§ Mr. Roger Gale (North Thanet)
On a point of order, Mr. Speaker. This matter arises out of the operation of the Data Protection Act 1998, which I believe can fundamentally affect the work of Members of Parliament in representing their constituents.
On Monday of this week, I received a telephone call from a Government Department indicating that before it could reply to a letter that I had sent to it on behalf of a constituent, it required a consent form from my constituent. My constituent had written on behalf of her profoundly deaf daughter, for whom she is the carer and whose interests I have sought to represent over 18 years.
That is just one of a significant number of incidents when Government Departments, agencies and other organisations—I am thinking particularly of Consignia—have sought to deny Members information, sheltering behind the Data Protection Act. On behalf of Back-Bench Members, whose interests you, Mr. Speaker, have continuously sought to protect, would you please seek an urgent meeting with the Information Commissioner, Elizabeth France, to clarify fully and finally the manner in which Members of Parliament may be, could be and should be properly allowed to represent their constituents' interests?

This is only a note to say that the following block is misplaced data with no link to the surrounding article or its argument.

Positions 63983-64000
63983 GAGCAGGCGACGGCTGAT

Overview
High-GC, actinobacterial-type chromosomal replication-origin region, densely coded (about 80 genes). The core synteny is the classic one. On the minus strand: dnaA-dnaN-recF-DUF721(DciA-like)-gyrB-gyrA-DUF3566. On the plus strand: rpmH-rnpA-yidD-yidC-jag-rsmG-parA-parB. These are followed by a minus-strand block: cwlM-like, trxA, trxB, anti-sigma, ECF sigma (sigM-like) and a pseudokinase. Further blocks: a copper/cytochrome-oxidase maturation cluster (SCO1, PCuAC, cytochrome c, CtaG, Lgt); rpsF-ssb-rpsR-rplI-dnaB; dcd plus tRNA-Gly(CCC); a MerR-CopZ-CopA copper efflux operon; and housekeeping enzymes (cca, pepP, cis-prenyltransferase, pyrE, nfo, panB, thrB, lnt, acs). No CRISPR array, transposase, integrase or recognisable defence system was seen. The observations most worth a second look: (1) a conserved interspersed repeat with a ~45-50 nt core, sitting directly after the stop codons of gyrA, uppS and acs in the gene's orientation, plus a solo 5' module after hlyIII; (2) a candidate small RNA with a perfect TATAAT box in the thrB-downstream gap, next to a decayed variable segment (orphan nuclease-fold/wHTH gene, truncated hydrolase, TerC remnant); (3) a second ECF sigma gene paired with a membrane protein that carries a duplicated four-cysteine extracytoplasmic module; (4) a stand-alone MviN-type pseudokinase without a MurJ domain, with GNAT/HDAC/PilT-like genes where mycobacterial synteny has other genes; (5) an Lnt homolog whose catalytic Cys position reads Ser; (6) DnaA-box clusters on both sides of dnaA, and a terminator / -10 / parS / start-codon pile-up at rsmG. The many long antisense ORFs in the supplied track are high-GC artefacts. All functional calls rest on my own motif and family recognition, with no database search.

§ Mr. Speaker
I am grateful to the hon. Gentleman for giving me notice of his point of order. I can understand his frustration, but it is not for me to say whether an Act of Parliament passed by the House has been correctly interpreted and applied. I suggest that he pursue his point with the Information Commissioner and the responsible Minister.